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Notes on characters created by Trevanian in Shibumi who reappear in Satori:

Nicholai Hel

The seeds for Hel's character were sown during Trevanian's stay as a teenager in occupied Japan between 1945 - 49. Living apart from his stepfather, he spent much time out of the American zones in rural villages, under the protection of a White Russian
emigré, seeing at first hand how black market gangs ran their business.

Although he never revealed the identity of his mentor, Trevanian admitted that many of his qualities helped him compose that of the remarkable Hel: Russian mother and German father, linguist, Go expert, master of martial arts, caver, gifted with almost extra-sensory perceptions, skilfull in the highest sexual techniques, and wise in Eastern moral philosophy.

De Lhandes

A character of Balzackian proportions, the virile midget information peddlar we see in Shibumi had his origins in one of Trevanian's Jesuit teachers in an Albany orphanage that the state obliged him to attend during his mother's bouts of chronic illness.

Major Diamond

In Shibumi, the brother of the young Hel's arresting officer in Japan, Major Diamond, was drawn by Trevanian as a slick and intelligent  case officer but Hel's true opposite, culturally, intellectually and spiritually, intent on destroying Hel before Hel destroys him. 

Latest News: A Publishing Event

Satori cover

Thanks to the efforts of Trevanian's New York literary agency, Inkwell, Trevanian's daughter and literary executor, Alexandra Whitaker, and best-selling author-of-the-moment Don Winslow, Trevanian's best loved character Nicholai Hel will reappear in a prequel to Shibumi this March 2011.  In Winslow's novel Satori, a Japanese word meaning sudden enlightenment and acceptance of what is, we pick up the story of Trevanian's master assassin, Hel, imprisoned by the Americans in post-war Japan, and follow his adventures to China as a CIA agent and then through the factional fighting of the then French colony of Vietnam before the overt Vietnam War began.

Using his grasp of Asian culture and thought, knowledge of martial arts and his historical knowledge of the Vietnam conflicts (Winslow's university Major was Military History), Winslow has enlarged upon themes from Hel's early life drawn by Trevanian in Shibumi, and shows us the youthful Nicholai Hel and the start of his trajectory to becoming fiction's most accomplished, mysterious and meditative antihero.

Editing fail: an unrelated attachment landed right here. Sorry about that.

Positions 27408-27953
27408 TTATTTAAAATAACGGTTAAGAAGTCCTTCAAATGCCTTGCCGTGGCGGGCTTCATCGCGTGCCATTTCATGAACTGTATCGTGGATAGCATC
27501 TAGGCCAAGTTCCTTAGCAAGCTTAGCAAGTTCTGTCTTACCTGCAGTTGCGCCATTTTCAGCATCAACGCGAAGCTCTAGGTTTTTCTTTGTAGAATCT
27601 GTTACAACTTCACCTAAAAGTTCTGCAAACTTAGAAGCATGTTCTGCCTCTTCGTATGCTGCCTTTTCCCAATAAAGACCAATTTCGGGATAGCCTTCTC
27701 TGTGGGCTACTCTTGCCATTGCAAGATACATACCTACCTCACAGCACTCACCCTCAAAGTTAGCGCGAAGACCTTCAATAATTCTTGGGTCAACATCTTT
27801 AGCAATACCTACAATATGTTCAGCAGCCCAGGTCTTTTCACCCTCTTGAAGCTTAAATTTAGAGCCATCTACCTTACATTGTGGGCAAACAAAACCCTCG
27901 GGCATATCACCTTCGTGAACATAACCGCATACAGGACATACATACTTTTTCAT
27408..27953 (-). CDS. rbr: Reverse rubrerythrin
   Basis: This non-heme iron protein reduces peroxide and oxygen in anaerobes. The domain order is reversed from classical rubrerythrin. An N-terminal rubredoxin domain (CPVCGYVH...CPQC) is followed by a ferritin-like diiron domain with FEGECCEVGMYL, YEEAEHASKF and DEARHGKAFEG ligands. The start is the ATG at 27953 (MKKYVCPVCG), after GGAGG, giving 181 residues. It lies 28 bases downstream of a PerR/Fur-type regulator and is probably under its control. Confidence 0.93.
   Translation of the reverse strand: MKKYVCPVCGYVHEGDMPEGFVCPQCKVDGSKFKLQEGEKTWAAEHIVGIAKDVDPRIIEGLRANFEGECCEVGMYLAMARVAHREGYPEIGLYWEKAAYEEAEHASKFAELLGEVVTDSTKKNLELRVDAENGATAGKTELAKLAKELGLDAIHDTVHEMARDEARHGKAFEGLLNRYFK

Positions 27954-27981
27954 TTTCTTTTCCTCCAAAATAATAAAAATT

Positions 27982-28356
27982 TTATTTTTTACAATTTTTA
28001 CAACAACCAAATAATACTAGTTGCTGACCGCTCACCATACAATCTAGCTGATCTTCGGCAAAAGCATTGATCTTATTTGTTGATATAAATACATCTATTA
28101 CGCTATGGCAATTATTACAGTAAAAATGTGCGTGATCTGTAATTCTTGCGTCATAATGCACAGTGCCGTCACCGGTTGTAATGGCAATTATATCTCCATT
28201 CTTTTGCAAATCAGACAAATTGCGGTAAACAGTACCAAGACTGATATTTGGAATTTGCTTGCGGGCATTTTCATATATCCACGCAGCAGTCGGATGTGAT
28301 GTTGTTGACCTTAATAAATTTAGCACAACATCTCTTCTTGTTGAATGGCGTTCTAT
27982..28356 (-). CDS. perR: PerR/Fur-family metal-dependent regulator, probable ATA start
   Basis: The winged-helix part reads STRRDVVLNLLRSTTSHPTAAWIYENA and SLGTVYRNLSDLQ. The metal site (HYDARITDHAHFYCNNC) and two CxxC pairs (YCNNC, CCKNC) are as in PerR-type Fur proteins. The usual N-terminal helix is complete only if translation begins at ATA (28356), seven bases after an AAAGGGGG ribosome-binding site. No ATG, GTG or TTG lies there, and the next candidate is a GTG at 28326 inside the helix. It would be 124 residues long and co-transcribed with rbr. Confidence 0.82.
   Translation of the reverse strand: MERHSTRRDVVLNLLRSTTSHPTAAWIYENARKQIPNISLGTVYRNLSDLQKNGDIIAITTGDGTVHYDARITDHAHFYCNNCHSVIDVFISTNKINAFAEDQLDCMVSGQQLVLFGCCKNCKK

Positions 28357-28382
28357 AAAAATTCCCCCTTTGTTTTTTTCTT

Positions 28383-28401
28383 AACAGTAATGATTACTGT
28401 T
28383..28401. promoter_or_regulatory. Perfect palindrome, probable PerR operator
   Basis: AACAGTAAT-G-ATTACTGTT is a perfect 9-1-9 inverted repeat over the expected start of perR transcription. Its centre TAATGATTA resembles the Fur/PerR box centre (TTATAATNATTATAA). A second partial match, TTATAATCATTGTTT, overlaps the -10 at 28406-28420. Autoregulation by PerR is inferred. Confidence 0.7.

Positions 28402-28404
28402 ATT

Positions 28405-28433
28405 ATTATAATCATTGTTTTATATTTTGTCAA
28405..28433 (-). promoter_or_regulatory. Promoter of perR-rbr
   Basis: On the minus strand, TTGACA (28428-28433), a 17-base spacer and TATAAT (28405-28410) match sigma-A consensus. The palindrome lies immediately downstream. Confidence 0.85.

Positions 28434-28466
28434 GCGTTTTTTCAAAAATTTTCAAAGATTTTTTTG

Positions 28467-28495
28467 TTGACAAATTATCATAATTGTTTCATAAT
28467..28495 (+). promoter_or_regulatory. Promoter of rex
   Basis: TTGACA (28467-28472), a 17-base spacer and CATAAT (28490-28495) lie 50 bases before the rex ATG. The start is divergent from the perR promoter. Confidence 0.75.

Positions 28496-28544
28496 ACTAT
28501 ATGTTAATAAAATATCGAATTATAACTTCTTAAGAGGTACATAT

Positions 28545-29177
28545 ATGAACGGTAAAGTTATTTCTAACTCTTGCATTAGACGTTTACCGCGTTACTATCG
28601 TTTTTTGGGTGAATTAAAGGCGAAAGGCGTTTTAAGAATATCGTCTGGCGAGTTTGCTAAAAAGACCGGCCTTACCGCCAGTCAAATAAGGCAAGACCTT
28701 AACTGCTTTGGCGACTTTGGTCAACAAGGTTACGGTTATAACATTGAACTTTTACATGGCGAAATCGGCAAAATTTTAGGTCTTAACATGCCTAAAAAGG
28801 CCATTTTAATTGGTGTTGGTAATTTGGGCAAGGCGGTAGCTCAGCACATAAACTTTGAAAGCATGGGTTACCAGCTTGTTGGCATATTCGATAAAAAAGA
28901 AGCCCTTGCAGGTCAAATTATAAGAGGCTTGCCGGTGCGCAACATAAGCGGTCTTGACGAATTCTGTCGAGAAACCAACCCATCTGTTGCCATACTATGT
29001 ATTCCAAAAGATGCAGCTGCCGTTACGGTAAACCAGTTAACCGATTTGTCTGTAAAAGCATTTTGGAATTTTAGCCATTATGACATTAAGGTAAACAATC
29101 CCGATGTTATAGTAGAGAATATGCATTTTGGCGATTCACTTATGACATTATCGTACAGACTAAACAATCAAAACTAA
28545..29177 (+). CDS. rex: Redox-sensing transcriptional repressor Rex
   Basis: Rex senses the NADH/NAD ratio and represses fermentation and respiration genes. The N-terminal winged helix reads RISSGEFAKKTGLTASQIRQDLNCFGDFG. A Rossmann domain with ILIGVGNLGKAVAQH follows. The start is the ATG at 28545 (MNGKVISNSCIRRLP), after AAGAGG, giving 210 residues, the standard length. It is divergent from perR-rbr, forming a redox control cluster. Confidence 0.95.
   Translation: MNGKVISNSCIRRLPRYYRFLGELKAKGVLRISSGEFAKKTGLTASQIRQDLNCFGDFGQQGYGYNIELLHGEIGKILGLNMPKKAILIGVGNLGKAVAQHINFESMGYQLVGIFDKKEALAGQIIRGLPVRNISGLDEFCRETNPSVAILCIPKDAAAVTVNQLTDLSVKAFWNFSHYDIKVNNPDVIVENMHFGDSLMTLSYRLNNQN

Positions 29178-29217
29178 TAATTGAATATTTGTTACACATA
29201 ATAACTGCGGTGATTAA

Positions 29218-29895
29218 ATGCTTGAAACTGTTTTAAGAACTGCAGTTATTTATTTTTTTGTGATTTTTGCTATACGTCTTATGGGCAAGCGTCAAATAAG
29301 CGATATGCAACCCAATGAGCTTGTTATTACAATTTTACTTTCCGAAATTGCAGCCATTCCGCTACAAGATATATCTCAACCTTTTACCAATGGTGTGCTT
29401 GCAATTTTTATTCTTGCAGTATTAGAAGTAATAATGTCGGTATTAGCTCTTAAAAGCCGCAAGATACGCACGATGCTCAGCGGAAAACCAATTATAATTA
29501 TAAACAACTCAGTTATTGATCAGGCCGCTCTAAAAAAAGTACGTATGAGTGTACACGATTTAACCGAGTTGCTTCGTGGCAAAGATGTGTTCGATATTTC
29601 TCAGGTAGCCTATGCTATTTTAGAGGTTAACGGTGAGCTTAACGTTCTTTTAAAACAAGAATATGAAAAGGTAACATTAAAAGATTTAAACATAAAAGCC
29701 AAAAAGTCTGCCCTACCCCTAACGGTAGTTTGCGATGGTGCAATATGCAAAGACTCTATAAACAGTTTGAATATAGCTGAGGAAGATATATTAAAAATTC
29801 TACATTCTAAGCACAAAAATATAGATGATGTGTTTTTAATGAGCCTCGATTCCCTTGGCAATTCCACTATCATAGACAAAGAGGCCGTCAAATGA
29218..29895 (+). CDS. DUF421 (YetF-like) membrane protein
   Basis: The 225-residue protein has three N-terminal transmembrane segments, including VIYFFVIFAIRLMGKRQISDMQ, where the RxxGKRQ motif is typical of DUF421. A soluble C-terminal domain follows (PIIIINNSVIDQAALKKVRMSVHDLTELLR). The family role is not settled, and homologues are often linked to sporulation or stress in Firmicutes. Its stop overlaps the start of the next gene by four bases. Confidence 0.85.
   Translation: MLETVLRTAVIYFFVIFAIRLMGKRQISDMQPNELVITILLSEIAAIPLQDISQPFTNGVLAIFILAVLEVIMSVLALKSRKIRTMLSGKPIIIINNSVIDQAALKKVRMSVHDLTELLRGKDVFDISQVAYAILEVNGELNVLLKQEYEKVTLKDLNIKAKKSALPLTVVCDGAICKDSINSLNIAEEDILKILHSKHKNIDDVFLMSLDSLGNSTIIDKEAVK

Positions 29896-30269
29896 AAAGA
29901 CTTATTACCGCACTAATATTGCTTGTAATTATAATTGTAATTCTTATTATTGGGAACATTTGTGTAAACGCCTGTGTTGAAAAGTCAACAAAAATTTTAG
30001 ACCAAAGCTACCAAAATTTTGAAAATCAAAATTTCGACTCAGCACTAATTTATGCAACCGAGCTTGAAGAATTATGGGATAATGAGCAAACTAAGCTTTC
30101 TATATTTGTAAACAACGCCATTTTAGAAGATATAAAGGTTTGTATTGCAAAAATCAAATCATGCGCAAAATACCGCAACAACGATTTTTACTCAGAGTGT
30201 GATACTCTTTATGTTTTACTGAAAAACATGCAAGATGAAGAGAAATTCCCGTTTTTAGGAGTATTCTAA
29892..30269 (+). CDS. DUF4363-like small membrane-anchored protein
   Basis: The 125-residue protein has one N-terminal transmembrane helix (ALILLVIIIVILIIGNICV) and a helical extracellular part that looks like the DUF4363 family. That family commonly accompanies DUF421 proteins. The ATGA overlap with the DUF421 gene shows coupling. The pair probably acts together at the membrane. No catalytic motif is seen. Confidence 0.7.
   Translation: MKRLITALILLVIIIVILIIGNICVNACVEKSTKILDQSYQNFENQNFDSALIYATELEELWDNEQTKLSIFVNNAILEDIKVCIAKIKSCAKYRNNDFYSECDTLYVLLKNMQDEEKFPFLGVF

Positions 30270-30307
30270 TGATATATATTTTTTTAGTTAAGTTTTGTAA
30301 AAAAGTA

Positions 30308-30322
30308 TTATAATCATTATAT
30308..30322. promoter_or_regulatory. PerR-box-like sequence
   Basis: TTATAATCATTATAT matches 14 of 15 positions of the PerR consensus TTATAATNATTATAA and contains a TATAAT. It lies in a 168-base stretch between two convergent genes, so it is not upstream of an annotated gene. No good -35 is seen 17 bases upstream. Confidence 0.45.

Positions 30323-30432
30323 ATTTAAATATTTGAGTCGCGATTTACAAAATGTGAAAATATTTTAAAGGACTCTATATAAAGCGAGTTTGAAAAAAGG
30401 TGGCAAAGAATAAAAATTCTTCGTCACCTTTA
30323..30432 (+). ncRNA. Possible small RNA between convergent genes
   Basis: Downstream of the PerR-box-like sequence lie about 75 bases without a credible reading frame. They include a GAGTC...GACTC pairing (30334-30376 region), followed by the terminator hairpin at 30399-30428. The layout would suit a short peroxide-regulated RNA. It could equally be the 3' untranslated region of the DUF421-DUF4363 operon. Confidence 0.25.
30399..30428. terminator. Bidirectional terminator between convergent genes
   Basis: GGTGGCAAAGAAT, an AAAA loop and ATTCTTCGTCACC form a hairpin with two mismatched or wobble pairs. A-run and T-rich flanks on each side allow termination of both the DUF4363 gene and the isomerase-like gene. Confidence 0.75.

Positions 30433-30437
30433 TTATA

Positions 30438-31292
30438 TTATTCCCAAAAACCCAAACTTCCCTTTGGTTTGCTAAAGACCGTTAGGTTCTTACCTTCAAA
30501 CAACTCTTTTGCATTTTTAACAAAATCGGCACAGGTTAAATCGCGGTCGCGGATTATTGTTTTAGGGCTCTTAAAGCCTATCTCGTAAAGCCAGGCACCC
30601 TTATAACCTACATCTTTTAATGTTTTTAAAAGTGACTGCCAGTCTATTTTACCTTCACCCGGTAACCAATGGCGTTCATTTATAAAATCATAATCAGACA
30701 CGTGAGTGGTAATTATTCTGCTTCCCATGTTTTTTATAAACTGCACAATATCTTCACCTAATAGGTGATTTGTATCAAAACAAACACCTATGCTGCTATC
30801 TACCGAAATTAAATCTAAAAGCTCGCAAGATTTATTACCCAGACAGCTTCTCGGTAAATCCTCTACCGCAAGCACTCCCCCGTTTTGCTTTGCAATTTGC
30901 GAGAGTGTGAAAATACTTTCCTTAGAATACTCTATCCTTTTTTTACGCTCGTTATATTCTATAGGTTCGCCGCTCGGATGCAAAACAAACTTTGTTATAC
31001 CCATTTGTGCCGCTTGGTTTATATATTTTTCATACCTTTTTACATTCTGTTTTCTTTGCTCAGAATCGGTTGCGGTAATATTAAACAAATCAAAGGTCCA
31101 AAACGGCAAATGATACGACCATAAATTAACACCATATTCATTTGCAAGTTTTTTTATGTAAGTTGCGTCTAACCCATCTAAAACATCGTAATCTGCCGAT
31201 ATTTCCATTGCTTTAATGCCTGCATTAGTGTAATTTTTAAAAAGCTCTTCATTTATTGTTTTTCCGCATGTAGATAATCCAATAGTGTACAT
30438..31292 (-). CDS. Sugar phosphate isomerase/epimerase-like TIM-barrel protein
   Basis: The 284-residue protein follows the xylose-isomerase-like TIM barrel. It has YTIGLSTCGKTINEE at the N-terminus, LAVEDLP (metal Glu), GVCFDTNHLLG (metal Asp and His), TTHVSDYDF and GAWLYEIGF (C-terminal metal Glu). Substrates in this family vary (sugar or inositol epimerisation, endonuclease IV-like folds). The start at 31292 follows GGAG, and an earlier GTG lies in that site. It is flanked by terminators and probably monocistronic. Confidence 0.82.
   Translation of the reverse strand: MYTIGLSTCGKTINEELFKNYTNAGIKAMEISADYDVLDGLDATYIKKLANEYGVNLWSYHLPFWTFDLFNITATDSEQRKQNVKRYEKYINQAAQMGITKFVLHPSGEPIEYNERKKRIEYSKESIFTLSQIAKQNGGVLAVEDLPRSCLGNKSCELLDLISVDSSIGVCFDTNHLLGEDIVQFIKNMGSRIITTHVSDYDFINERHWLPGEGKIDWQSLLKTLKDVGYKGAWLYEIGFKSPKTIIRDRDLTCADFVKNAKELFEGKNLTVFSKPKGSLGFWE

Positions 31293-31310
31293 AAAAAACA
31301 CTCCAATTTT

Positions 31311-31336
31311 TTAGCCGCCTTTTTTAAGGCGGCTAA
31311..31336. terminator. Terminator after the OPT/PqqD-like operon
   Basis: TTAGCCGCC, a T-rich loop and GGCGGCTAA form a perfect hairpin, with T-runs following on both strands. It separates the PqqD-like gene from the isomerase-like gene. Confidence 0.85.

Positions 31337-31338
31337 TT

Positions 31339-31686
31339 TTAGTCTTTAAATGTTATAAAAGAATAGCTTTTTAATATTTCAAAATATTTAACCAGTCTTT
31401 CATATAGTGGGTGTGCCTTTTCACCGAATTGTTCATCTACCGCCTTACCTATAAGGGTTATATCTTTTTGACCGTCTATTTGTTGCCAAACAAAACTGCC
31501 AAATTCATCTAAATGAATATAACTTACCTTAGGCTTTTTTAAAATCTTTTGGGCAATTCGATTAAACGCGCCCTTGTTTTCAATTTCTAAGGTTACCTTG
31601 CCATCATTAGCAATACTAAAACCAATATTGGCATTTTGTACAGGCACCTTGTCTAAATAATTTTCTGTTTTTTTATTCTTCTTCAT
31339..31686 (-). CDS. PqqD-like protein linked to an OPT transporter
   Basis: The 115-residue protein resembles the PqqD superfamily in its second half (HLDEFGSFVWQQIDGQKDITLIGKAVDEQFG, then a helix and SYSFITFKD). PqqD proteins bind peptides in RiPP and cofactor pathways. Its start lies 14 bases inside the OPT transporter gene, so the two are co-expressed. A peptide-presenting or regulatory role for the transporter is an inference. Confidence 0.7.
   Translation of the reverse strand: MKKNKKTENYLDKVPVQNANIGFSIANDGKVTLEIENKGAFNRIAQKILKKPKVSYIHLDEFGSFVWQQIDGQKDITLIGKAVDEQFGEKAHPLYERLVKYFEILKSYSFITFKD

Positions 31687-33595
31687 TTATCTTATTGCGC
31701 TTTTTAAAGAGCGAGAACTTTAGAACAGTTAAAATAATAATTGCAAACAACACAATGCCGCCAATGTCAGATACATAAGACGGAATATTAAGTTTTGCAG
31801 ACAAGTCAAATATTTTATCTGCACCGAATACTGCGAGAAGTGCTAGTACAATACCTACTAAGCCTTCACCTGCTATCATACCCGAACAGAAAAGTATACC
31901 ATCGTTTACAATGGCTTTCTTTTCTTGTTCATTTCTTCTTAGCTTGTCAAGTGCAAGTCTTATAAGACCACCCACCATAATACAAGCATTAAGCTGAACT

It is the fall of 1951, and the Korean War is raging. Twenty-six-year-old Nicholai Hel has spent the last three years in solitary confinement at the hands of the Americans. Hel is a master of hoda korosu, or “naked kill,” is fluent in seven languages, and has honed extraordinary “proximity sense”—an extra-awareness of the presence of danger. He has the skills to be the world’s most fearsome assassin and now the CIA needs him.

The Americans offer Hel freedom, money, and a neutral passport in exchange for one small service: to go to Beijing and kill the Soviet Union’s commissioner to China. It’s almost certainly a suicide mission, but Hel accepts. Now he must survive chaos, violence, suspicion, and betrayal while trying to achieve his ultimate goal of satori—the possibility of true understanding and harmony with the world.

What they say about Satori

“A home run . . . carefully choreographed, bare-knuckled action . . . elegant writing, a mature, confident narrative, and characters so real you can almost touch them on the page . . . Winslow has done the creator of Shibumi and the Nicholai Hel character proud.”
David Baldacci, New York Times bestselling author of The Sixth Man

“Compelling . . . Winslow renders breathless suspense and a cast of dark, devious characters from all corners of the globe.”
Booklist (starred review)

“A grand, sprawling, magnificent entertainment.”
Christopher Reich, New York Times bestselling author of Rules of Betrayal

Trevanian’s Shibumi was one of the all-time great thrillers. Don Winslow is one of the best thriller writers we have. Put the two together and the result, no surprise, is sleek, smart, and deadly. SATORI is a must-read.”
Joseph Finder, New York Times bestselling author of Paranoia and Vanished

“First-rate spy fiction, full of explosive action, exotic locales, and surprising romance, and Nicholai Hel is an assassin you’ll cheer for: intent on vengeance for a terrible injustice, as comfortable with philosophy as he is familiar with the mechanics of stopping a man’s heart, beset by enemies in a game whose true nature he can only divine by playing through to the end.”
Barry Eisler, New York Times bestselling author of Inside Out

“An intricately plotted, fast-paced thrill ride . . . a story so engrossing you won’t be able to put it down.”
Nelson DeMille, New York Times bestselling author of The Lion

see Satori on YouTube

Reviews and such

Wall Street Journal

'On becoming Trevanian' (sort of)

Richmond Times Despatch

The choice of Winslow to take on the formidable task of continuing the Hel story, whose mature identity was so perfectly realised by Trevanian in Shibumi, has been an inspired one.  There are interesting parallels between the two authors especially as actors, theatre directors, teachers and with an abiding interest in the craft of writing.

Readers who would like to read or re-read the original Shibumi can order the books here.

Shibumi on Amazon

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and can keep up with the news and all developments about Satori on the following pages

Satori on Facebook

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